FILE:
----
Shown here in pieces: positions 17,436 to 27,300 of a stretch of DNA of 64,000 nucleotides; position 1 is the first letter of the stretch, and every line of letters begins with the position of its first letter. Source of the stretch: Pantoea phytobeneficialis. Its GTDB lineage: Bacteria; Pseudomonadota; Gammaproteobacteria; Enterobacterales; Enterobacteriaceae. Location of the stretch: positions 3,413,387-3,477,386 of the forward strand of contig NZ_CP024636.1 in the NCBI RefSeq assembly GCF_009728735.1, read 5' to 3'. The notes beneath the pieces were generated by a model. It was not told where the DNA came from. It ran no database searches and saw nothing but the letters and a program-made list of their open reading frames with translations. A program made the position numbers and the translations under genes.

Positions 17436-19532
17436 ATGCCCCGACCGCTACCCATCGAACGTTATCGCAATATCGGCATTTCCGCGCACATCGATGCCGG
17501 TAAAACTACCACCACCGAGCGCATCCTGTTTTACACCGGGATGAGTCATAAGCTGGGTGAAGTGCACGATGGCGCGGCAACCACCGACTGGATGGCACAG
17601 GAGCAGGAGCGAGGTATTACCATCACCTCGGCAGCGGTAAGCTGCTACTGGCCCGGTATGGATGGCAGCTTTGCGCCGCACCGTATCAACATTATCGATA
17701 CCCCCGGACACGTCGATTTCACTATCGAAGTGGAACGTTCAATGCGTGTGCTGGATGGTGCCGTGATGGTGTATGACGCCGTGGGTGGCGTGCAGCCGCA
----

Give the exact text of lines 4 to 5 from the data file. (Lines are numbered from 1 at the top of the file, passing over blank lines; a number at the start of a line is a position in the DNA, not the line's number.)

17501 TAAAACTACCACCACCGAGCGCATCCTGTTTTACACCGGGATGAGTCATAAGCTGGGTGAAGTGCACGATGGCGCGGCAACCACCGACTGGATGGCACAG
17601 GAGCAGGAGCGAGGTATTACCATCACCTCGGCAGCGGTAAGCTGCTACTGGCCCGGTATGGATGGCAGCTTTGCGCCGCACCGTATCAACATTATCGATA